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Luchtman’s film, ten years in the making, chronicles the development of the Acme Artists Community (now known as the Bloomingdale Artists' Building) by NNWAC and its executive director, Laura Weathered.
A city-subsidized factory rehab, the Acme condominium project was supposed to be a model of affordable, displacement-proof artists’ housing. But even before an all-smiles 2003 ribbon cutting with Mayor Daley (where any hint of trouble was swept under the rug), the 25-unit project had been hit by some of the floods, leaks, and other problems that would polarize residents and make living there a hassle that included intense communal politics for years to come. Luchtman does a fine job of capturing both the initial euphoria of ownership and the growing disappointment, frustration, and anger that register on one frazzled face after another.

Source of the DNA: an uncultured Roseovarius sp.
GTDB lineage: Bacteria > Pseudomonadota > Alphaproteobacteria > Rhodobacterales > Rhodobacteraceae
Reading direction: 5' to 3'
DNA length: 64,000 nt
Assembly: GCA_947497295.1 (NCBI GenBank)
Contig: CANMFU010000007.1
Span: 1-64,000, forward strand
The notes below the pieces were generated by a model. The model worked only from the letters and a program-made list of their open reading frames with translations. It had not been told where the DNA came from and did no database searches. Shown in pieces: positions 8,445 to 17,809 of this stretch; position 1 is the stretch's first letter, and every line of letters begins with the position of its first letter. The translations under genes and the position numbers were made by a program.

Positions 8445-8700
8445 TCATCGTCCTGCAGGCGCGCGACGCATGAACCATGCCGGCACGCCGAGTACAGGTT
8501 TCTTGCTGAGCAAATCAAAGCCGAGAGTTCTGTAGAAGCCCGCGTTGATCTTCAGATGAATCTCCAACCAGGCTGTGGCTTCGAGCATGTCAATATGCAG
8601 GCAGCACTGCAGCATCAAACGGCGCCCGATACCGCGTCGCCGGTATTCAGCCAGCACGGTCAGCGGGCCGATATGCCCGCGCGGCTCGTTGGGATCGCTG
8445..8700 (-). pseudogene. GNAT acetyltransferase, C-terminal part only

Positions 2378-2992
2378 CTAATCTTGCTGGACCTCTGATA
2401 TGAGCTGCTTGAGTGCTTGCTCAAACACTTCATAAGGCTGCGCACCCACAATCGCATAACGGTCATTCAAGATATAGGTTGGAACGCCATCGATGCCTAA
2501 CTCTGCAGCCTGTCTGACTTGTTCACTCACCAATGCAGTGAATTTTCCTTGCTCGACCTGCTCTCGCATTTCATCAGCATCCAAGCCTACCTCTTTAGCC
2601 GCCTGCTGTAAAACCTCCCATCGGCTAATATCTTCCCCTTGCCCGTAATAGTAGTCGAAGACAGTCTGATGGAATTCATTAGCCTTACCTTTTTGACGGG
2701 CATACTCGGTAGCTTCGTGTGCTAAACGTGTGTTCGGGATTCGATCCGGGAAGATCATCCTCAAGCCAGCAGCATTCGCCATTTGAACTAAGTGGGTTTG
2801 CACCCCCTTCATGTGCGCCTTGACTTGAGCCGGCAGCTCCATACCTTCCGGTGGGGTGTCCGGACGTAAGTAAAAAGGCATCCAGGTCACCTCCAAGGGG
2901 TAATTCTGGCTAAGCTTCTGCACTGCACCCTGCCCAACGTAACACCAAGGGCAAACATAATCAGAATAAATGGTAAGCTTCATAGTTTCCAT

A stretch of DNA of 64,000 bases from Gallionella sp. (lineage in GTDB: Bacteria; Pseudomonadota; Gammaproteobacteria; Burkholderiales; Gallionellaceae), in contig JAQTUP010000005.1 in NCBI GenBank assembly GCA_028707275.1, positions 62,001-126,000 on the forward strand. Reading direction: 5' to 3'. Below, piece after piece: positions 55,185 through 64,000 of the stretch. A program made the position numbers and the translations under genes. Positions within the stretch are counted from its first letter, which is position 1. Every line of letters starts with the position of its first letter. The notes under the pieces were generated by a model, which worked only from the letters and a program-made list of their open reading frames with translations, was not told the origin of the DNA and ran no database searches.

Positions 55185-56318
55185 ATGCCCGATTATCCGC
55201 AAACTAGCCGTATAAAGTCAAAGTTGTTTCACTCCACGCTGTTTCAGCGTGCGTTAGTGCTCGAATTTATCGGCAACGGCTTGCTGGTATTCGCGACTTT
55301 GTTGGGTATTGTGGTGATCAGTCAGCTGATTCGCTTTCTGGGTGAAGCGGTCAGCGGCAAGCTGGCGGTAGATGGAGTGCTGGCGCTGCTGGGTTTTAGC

Weathered (who's now working on a new project, the Bronzeville Artists Lofts) and two of the condominium's formerly pissed-off owners, Batya and David Hernandez, are scheduled to be on hand for a postscreening discussion of the agonies and legacies of Acme.
6:30 PM, Thu 4/19, Chicago Cultural Center's Claudia Cassidy Theater, 78 E. Washington, free. The film also screens on WTTW on Sun 5/6, 2:00 PM.